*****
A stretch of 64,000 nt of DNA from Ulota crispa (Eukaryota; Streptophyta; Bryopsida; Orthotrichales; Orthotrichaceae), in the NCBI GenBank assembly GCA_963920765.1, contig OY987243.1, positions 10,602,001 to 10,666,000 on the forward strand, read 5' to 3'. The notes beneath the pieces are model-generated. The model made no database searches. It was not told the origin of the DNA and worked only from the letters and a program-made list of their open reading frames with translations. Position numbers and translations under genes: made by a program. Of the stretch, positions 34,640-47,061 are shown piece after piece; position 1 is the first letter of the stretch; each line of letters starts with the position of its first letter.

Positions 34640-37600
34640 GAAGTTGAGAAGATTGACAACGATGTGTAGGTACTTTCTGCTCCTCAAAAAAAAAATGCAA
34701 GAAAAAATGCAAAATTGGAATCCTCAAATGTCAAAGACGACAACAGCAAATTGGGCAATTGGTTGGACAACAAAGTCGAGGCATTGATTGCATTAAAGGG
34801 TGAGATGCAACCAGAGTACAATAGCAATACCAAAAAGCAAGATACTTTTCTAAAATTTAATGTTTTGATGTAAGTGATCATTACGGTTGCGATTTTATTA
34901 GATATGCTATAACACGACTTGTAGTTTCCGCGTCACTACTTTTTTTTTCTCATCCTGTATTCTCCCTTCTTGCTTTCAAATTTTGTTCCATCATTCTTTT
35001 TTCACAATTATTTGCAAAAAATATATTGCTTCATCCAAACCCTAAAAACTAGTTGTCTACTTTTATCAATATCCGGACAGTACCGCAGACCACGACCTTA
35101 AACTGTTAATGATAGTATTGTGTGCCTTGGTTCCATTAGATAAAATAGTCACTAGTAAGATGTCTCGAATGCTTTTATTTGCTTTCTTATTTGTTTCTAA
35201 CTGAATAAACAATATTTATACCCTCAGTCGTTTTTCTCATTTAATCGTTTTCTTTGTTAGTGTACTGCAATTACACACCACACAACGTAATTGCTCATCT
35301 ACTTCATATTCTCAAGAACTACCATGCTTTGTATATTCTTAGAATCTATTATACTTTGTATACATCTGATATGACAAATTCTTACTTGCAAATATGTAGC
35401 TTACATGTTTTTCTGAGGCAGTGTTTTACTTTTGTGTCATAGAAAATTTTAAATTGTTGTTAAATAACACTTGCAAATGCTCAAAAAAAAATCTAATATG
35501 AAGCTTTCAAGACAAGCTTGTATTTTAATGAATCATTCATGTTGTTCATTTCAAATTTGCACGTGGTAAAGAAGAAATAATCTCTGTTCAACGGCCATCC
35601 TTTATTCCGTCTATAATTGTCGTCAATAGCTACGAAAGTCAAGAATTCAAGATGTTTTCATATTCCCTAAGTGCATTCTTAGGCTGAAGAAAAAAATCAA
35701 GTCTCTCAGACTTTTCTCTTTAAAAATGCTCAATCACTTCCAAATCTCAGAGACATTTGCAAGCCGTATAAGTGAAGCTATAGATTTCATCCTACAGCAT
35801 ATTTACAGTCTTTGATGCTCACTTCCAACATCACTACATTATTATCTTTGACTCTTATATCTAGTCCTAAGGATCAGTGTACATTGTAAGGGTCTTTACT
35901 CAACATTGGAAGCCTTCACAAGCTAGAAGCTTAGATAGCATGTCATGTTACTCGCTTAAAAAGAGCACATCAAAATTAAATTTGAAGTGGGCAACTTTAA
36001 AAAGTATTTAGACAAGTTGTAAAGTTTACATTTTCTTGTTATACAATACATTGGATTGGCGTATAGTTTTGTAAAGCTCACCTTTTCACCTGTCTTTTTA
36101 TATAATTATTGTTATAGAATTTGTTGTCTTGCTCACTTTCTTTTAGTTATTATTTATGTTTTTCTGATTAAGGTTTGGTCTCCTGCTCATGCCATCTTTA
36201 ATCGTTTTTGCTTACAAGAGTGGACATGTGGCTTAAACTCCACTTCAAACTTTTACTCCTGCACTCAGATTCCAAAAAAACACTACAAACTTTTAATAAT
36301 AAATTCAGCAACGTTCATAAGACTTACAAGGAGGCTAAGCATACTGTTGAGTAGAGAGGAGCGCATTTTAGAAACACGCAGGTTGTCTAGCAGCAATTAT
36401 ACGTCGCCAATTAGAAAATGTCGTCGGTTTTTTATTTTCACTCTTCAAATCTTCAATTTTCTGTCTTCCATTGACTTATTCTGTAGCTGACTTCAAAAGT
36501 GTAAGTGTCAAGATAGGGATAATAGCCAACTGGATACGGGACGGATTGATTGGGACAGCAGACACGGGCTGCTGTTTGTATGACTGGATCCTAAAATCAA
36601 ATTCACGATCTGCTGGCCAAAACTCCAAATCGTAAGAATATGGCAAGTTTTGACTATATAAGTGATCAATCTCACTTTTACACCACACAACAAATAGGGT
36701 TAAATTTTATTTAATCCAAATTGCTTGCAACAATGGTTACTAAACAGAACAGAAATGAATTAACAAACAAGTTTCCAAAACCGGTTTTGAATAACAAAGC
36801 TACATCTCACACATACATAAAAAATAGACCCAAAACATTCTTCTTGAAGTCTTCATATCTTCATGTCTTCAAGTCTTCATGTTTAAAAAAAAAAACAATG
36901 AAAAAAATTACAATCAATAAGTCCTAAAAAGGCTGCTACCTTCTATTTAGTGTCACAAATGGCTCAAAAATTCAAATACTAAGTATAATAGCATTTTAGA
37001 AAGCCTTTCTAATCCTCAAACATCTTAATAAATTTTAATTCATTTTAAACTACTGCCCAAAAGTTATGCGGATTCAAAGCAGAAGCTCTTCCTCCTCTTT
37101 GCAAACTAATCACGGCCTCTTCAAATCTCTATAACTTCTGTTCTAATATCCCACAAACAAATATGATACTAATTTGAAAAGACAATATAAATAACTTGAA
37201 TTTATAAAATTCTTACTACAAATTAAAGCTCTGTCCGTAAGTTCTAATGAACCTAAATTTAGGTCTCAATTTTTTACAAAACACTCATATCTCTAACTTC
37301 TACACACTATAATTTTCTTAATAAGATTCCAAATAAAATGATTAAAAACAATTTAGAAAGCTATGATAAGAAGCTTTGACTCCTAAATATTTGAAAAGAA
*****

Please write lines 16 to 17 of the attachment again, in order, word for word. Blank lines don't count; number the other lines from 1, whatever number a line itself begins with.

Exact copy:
35901 CAACATTGGAAGCCTTCACAAGCTAGAAGCTTAGATAGCATGTCATGTTACTCGCTTAAAAAGAGCACATCAAAATTAAATTTGAAGTGGGCAACTTTAA
36001 AAAGTATTTAGACAAGTTGTAAAGTTTACATTTTCTTGTTATACAATACATTGGATTGGCGTATAGTTTTGTAAAGCTCACCTTTTCACCTGTCTTTTTA